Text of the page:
You might review those criticisms and conclude that, even if accurate, none justify subversion of basic constitutional functions like the certification of presidential elections. But it’s not obvious that those functions were in good health before Trump stepped onto the stage. Belief that American governance has radically strayed from its original sources is a constitutive element of modern conservatism.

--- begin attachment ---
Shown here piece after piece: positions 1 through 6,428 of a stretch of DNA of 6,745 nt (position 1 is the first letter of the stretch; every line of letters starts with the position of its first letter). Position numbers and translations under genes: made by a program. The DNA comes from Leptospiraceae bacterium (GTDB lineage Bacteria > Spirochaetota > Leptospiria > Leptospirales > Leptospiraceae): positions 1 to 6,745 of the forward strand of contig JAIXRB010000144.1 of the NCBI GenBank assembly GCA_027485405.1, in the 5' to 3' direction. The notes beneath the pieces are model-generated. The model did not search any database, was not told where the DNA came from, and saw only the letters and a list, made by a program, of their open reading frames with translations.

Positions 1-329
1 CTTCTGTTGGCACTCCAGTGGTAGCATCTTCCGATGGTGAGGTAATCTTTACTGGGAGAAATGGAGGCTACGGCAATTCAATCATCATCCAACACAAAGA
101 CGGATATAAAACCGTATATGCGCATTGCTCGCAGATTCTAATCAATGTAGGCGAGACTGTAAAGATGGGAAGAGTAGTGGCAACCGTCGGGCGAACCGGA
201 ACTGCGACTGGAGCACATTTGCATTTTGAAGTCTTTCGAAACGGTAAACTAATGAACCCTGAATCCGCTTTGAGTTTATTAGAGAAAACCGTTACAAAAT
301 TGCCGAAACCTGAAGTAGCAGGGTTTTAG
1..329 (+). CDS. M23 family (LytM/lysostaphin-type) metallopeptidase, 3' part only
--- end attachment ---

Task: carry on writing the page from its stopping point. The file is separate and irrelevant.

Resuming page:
That old argument has been energized by the pandemic. Although they are nominally limited to advising legislatures and executive officers, medical bureaucrats like National Institute of Allergy and Infectious Diseases chief Anthony Fauci and leaders of administrative agencies like the Centers for Disease Control and Prevention (CDC) have acquired an outsized role in determining the policy response to COVID — including at state and local levels. In addition to partial lockdowns and mask mandates, that influence extends to recommending changes to voting procedures including extended early voting, drive-up voting, and expanded mail-in voting. You can’t understand why so many Republicans believe the election was somehow “rigged” without acknowledging how arbitrary and confusing those changes were, even if they were opportunistically magnified by Trump and right-wing media.